Social media’s efficacy
Pakistan’s social media scene has become vibrant enough to influence the conventional media in various ways. Every other Pakistani internet user is a social media user. Latest figures from Socialbakers, a leading social media and digital analytics firm, place the number of Pakistani Facebook users at 7.8 million. Independent estimates suggest roughly three million Pakistanis are on the micro-blogging website Twitter.
Twitter, by design, is relatively more inclusive than Facebook. This social media aspect is captured by one of the most popular tweets, such as “Facebook is where you lie to your friends. Twitter is where you e honest with strangers.” It has been observed that sometimes, the 140 characters of a single tweet can be more powerful than long essays of many thousand words.
Twitter happens to be the place where much of the open debate is actively taking place. Even in Pakistan, an ecosystem has cropped up wherein a good number of opinion makers – including celebrities, politicians, religious leaders, social scientists, literary critics, journalists, columnists, analysts and rights activists – remain engaged among themselves as well as with the not-so-larger-than-life users.
The reach and power of social media is impressive. But certain questions are being raised. For instance, what is the effectiveness of social media sites in creating or shaping debates on issues of social and economic imports in Pakistan? How reflective is social media of the broad range of opinions prevalent in the society? Can social media be relied upon as a complementary tool to educate and inform the public?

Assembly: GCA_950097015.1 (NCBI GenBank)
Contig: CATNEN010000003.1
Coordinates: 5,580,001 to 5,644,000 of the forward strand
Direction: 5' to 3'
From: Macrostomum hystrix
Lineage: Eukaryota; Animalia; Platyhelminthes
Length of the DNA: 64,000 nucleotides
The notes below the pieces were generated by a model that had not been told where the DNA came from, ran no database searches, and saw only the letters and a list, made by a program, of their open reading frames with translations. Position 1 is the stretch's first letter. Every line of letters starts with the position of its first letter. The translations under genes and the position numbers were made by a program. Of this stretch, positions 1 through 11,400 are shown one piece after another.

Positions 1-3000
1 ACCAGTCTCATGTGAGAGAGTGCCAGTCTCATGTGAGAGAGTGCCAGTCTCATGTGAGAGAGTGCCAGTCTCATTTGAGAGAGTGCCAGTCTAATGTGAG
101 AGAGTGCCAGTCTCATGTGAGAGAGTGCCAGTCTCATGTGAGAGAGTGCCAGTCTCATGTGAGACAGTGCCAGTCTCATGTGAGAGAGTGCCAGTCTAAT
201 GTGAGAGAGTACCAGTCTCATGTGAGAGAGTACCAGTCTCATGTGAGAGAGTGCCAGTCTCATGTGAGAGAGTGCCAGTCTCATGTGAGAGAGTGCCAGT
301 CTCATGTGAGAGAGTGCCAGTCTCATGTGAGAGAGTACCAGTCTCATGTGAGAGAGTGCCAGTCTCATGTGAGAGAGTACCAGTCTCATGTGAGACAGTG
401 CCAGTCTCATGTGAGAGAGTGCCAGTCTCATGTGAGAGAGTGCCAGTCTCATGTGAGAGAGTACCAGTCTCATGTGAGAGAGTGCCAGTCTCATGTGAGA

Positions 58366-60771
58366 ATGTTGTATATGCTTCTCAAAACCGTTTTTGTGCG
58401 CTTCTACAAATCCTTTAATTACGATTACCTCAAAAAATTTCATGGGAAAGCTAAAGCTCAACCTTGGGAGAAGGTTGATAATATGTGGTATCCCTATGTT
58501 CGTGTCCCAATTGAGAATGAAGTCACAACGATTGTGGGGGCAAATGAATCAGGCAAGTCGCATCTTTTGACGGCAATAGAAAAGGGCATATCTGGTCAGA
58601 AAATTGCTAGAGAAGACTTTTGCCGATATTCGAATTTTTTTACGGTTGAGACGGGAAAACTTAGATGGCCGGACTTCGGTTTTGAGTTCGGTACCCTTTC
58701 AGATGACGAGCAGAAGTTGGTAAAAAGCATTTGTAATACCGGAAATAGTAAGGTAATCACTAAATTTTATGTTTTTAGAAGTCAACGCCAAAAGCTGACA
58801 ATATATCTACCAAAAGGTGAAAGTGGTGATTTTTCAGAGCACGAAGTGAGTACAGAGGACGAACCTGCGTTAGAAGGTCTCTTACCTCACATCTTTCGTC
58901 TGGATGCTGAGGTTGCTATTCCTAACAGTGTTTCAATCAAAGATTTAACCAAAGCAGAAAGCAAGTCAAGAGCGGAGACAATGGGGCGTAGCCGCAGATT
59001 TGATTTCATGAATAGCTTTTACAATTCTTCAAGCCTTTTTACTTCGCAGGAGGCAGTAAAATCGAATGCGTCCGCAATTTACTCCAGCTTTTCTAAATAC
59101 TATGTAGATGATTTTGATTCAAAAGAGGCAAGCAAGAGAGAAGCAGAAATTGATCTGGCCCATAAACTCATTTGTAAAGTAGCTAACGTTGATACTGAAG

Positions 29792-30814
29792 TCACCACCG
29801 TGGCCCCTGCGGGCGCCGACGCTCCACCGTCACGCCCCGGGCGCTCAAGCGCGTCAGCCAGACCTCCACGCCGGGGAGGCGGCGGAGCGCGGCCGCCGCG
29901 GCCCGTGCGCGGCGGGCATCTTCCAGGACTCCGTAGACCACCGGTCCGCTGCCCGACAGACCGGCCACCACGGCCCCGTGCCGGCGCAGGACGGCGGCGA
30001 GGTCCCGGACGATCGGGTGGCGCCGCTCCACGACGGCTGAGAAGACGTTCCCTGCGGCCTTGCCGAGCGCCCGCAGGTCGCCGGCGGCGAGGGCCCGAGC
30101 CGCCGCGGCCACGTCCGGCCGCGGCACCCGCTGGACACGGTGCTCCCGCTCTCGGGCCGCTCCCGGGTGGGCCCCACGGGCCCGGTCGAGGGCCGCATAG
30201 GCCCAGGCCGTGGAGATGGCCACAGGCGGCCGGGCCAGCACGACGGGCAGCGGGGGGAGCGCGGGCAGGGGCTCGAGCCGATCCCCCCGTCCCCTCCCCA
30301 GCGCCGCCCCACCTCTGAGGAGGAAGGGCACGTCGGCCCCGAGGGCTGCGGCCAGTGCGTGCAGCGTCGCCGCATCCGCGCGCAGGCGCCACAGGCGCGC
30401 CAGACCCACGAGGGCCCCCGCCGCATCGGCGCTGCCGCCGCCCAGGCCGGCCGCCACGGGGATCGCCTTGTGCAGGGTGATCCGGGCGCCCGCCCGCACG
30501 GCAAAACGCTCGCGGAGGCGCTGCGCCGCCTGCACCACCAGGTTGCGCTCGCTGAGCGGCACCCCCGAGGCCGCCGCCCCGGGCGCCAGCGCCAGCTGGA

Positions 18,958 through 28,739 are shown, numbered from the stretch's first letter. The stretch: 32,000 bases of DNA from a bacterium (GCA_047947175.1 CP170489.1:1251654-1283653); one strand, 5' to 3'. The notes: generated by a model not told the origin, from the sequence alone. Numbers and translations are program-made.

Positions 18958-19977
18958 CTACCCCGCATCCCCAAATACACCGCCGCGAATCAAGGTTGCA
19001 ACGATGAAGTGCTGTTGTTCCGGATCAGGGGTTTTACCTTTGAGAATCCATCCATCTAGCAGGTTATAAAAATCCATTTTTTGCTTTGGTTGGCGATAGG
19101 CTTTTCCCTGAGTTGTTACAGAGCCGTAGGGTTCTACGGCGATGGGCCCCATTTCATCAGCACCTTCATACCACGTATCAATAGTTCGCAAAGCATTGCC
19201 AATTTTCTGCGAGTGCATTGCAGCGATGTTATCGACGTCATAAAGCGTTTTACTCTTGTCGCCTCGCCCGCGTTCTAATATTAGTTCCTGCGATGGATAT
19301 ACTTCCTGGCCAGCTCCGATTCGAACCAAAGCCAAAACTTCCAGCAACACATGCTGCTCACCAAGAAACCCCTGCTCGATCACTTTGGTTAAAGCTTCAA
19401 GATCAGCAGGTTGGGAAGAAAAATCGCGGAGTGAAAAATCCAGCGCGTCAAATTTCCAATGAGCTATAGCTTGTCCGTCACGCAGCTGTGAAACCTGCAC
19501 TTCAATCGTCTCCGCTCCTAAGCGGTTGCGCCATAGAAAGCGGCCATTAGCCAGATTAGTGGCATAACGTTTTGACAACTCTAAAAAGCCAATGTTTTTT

It appears that answers may take their time to make it, but some patterns are emerging.
Alas, the apparent predilection for political correctness has led to growing convergence of opinions among even the so-called intelligentsia here on Twitter. Without differing perspectives and counter narratives – and without referring to or checking the facts – no meaningful debate can be had.
What is now indisputably known is that almost all political parties have deployed social media wings to fight it out on the digital battleground. Twitter affords an enormous amount of anonymity, and thousands of fake user accounts thus created have been seen actively participating in political point-scoring through generating catchy but often derisive Twitter trends and mocking rival party leaders.
Cyber political activism has also fueled the roll phenomenon. Trolls abuse social media by resorting to affronts rather than reason in their discourse. Such irresponsibly dangerous behavior essentially pushes serious and informed users away from social media engagement.
Informed observers fear that agenda-driven funding has now penetrated into the social media, too. They refer to the gradual build-up of divisiveness in public opinion in the aftermath of the recent shooting attack on Malala Yousufzai in Swat as a recent example of this. They are concerned that a lot of money from radical groups has been finding its way into the social media, and is going unaccounted for.
The issue of instant dispersion of misleading and unfounded information has also made many skeptical of the efficacy of social media in Pakistan. At best, the rumors spread on social media can graduate to short-lived facts, but such propaganda is always agonizing for those on the receiving end.
These issues are not specific to Pakistan only. But if these patterns hold, then the civil society in Pakistan as a whole is going to suffer. The responsibility lies primarily on activists and general users to habituate social media in a way that is a force of good for themselves and others.